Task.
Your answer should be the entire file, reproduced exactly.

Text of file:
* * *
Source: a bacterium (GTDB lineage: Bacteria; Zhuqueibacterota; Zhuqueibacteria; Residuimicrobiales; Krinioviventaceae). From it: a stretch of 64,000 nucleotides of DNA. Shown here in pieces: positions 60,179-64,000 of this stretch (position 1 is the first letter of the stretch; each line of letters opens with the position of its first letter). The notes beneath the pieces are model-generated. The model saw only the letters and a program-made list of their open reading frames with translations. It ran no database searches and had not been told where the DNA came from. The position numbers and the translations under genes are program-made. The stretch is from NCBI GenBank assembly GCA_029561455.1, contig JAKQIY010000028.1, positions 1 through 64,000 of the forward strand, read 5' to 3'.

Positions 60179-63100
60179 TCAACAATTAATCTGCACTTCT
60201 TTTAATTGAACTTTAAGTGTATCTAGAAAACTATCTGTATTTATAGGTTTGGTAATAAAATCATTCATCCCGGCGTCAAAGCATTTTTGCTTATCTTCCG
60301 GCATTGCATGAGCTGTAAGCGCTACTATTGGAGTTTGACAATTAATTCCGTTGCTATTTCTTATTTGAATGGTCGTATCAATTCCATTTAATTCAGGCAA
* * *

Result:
Source: a bacterium (GTDB lineage: Bacteria; Zhuqueibacterota; Zhuqueibacteria; Residuimicrobiales; Krinioviventaceae). From it: a stretch of 64,000 nucleotides of DNA. Shown here in pieces: positions 60,179-64,000 of this stretch (position 1 is the first letter of the stretch; each line of letters opens with the position of its first letter). The notes beneath the pieces are model-generated. The model saw only the letters and a program-made list of their open reading frames with translations. It ran no database searches and had not been told where the DNA came from. The position numbers and the translations under genes are program-made. The stretch is from NCBI GenBank assembly GCA_029561455.1, contig JAKQIY010000028.1, positions 1 through 64,000 of the forward strand, read 5' to 3'.

Positions 60179-63100
60179 TCAACAATTAATCTGCACTTCT
60201 TTTAATTGAACTTTAAGTGTATCTAGAAAACTATCTGTATTTATAGGTTTGGTAATAAAATCATTCATCCCGGCGTCAAAGCATTTTTGCTTATCTTCCG
60301 GCATTGCATGAGCTGTAAGCGCTACTATTGGAGTTTGACAATTAATTCCGTTGCTATTTCTTATTTGAATGGTCGTATCAATTCCATTTAATTCAGGCAA